Sunday, June 1, 2008


For once, Sharon Stone has got herself into trouble for mouthing her point of view. A few days back, she said something with her trademark candour about the devastating May 12 earthquake in the Sichuan province of China which has claimed almost a hundred thousand lives, still counting. Speaking on the Red Carpet in Cannes, Sharon Stone is reported to have remarked: "I'm not happy about the way the Chinese are treating the Tibetans, because I don't think anyone should be unkind to anyone else. And then this earthquake and all this stuff happened, and then I thought, is that karma? When you're not nice, that the bad things happen to you?"

Do you see anything wrong in that honest, even somewhat perplexed query about Karma, the elusive, complex Law of Cause and Effect of Human Thought and Action that mankind has been trying to figure out since almost the beginning of time? Don’t we all ask similar questions whenever tragedy or misfortune strikes an individual, a nation, a region or even the whole world? Are not ordinary Chinese themselves not wondering similarly about which collective Karma caused this tragedy?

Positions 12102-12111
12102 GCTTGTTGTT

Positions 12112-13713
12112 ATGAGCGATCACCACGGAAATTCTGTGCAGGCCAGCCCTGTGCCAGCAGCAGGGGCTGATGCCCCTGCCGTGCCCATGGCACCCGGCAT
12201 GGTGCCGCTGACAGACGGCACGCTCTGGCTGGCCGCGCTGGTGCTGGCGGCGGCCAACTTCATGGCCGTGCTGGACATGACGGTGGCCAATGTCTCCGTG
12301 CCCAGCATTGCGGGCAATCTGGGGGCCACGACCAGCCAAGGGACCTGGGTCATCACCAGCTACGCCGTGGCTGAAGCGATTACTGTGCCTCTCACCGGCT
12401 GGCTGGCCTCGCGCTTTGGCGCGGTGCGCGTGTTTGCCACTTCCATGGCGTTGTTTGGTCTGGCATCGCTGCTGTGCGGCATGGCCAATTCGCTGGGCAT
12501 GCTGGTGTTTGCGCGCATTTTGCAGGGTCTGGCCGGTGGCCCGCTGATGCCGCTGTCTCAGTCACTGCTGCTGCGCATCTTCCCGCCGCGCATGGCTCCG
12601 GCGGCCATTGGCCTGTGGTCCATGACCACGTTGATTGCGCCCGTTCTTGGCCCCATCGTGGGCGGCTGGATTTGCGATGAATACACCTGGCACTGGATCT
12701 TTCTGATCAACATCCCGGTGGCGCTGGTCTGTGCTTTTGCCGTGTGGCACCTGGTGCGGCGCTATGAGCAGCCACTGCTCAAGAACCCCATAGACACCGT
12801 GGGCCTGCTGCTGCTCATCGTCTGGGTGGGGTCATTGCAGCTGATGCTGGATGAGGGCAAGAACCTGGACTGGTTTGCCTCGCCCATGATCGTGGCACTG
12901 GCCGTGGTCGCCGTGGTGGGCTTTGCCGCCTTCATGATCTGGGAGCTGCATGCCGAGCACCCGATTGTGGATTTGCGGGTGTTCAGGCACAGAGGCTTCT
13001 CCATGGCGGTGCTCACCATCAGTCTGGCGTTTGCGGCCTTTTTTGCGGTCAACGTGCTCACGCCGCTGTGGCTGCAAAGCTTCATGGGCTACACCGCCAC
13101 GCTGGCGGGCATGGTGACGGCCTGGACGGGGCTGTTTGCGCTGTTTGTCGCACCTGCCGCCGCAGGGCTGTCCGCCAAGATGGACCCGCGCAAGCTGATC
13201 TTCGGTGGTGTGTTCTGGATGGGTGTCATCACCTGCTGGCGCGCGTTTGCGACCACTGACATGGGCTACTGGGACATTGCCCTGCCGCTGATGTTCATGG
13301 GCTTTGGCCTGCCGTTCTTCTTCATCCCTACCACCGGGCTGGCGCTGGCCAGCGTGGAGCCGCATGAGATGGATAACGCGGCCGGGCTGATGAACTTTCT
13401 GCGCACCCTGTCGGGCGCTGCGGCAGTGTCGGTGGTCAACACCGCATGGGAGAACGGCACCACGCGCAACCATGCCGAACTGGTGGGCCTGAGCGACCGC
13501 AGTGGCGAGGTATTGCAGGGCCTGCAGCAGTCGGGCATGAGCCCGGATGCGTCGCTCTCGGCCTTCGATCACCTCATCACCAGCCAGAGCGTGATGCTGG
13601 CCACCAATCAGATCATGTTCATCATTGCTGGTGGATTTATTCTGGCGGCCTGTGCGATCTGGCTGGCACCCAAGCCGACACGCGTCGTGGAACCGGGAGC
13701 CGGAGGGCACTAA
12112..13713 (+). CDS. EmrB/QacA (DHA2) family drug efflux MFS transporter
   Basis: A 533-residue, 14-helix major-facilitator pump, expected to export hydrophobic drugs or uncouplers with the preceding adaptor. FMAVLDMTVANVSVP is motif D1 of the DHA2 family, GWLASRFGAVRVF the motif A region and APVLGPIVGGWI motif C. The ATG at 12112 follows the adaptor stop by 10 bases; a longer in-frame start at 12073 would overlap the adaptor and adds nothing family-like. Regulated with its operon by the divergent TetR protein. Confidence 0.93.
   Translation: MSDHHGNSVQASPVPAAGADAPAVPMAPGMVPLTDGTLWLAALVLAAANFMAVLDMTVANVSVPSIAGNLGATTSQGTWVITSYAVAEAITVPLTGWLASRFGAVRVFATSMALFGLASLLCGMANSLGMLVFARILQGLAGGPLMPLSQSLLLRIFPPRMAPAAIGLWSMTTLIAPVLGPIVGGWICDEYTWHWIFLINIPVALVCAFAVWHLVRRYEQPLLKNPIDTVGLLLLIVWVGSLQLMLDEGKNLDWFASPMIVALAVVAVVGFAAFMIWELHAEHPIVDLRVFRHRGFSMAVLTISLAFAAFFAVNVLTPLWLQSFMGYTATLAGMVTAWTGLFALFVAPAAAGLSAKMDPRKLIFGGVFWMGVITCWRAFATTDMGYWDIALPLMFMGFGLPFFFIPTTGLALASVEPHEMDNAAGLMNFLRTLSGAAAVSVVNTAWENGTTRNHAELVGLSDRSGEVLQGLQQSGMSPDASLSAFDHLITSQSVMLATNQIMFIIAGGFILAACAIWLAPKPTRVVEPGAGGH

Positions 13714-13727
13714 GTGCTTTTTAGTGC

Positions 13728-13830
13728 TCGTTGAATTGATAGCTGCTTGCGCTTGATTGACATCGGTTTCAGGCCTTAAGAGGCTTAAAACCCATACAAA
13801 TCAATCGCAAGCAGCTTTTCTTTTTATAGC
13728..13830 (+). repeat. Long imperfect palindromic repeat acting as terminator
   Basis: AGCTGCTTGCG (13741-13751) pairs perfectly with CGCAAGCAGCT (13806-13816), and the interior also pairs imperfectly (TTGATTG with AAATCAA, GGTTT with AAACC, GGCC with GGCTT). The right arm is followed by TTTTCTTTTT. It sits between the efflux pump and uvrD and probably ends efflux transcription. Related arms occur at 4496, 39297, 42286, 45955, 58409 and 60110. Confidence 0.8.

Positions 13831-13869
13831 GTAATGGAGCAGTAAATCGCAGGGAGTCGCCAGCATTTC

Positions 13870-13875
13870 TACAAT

Unfortunately for Sharon Stone, she is not an ordinary person. Being a celebrity, particularly American, has its pitfalls, especially when your views tread on the overly sensitive toes of some big nations. Her rather innocuous remarks have somehow got the Chinese politico-moral machinery into overdrive with the state run Xinhua News Agency going bonkers, to the extent of calling her the “public enemy of all mankind.” That is not all. Her films have also been banned in China.

Sharon Stone chose the wrong nation to loudly wonder about the ways of Karma. Had she chosen India, in the context of, say, the quake in Gujarat and the situation in Kashmir as well as terror attacks elsewhere in the country, nothing even remotely similar would have happened.

What do you think would have been India’s response? The government would not have reacted at all, paralysed as always by the fear of reactions, both domestic and international, that a Chinese type of response would most certainly have generated. The media would, on the other hand, have gone into everdrive. There would have been endless prime time debates and chat shows on TV and editorials in all newspapers.